South African Convicted in White Supremacist Death

May 22, 2012 Updated: October 1, 2015
Epoch Times Photo
Former farm worker Chris Mahlangu, 29, stands in court during his trial for the slaying of extreme-right leader Eugene Terre'Blanche in Ventersdorp on April 10. (Stringer/AFP/Getty Images)

A South African court on Tuesday convicted a farm worker of killing white supremacist, Eugene Terreblanche. A second worker was acquitted of the most serious charges of murder, but was found guilty on other charges.

Chris Mahlangu, the man convicted of the April 2010 murder, said that he acted in self-defense and said the dispute was over wages, and was not because Terreblanche was a white supremacist.

“There was no conspiracy, no political intrigue, no racial undertones, and no hidden agenda,” Judge John Horn said, according to the London Telegraph.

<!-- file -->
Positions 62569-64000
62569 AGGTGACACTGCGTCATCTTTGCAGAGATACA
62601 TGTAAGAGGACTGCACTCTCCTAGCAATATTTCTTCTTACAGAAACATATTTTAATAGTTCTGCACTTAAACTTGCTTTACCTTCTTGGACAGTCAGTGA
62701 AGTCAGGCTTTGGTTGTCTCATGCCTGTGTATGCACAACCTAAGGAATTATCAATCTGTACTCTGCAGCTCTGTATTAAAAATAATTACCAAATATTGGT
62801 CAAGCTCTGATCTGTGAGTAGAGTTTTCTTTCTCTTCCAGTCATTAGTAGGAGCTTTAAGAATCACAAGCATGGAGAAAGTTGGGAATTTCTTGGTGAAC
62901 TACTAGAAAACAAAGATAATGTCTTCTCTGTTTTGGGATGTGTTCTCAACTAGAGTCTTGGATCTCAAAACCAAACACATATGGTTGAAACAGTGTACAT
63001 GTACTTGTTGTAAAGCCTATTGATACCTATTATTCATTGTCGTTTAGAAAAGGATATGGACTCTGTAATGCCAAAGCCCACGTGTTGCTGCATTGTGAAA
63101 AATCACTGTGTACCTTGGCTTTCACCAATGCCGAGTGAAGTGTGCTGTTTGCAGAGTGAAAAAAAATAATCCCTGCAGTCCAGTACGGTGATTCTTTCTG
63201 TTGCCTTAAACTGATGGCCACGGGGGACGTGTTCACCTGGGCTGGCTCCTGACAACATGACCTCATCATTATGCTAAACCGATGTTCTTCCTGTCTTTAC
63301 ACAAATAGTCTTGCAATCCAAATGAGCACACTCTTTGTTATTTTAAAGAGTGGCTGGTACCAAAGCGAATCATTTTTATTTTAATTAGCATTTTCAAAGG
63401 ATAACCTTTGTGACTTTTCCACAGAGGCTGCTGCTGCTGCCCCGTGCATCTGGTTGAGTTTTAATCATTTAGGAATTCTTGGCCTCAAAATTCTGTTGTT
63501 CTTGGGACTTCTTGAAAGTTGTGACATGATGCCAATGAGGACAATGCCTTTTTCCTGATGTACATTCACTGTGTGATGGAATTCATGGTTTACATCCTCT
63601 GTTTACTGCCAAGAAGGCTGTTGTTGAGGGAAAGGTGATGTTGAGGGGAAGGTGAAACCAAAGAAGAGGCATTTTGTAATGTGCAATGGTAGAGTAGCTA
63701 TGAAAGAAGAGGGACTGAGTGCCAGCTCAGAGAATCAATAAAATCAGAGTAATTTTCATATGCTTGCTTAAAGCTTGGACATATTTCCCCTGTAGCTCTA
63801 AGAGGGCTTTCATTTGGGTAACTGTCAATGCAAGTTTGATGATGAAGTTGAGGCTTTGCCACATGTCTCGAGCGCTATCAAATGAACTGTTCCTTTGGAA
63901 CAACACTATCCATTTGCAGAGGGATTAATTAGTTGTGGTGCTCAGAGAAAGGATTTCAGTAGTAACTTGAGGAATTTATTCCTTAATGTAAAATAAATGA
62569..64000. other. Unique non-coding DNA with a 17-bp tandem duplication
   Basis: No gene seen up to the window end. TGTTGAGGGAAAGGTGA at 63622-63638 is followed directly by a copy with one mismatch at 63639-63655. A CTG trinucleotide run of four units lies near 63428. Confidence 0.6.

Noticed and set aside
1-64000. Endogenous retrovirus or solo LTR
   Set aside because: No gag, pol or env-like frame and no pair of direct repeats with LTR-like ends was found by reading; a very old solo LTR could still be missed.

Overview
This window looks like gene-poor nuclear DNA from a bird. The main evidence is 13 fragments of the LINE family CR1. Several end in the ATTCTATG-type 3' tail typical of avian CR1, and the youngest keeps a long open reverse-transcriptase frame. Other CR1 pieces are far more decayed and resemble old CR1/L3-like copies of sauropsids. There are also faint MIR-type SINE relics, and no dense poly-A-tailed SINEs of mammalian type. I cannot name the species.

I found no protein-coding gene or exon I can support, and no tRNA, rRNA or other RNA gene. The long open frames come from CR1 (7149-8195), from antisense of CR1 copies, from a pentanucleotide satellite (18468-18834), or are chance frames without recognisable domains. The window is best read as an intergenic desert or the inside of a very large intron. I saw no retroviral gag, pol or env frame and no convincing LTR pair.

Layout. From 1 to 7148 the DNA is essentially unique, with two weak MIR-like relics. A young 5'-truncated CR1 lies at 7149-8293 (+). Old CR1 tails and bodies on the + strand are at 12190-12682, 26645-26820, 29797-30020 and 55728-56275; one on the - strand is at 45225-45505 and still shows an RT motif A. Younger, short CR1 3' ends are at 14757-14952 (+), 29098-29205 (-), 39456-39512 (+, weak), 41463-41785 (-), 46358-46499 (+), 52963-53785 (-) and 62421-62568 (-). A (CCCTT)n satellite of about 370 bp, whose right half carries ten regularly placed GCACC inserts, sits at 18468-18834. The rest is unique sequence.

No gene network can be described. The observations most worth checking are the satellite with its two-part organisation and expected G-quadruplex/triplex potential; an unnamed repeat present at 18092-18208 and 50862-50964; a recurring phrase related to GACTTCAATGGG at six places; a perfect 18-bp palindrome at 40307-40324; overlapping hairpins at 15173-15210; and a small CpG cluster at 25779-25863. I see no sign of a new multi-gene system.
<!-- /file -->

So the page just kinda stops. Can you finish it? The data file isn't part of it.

The second man, Patrick Ndlovu, was found guilty of breaking and entering. He was 15 at the time of the crime.

Andre Nienaber, a relative of the victim, told the Telegraph the family was dismayed with the court’s ruling on Ndlovu.

“He was with the older one the whole time so I cannot believe he was not involved,” he said. “There were two murder weapons so there must have been two murderers.”

The judge ruled found however that Ndlovu was a passive bystander and not active in the murder, based on examining the blood splatters at the crime scene.

“To say that he intended to kill would not accord with the facts,” Horn was quoted as saying by South Africa’s Independent Online.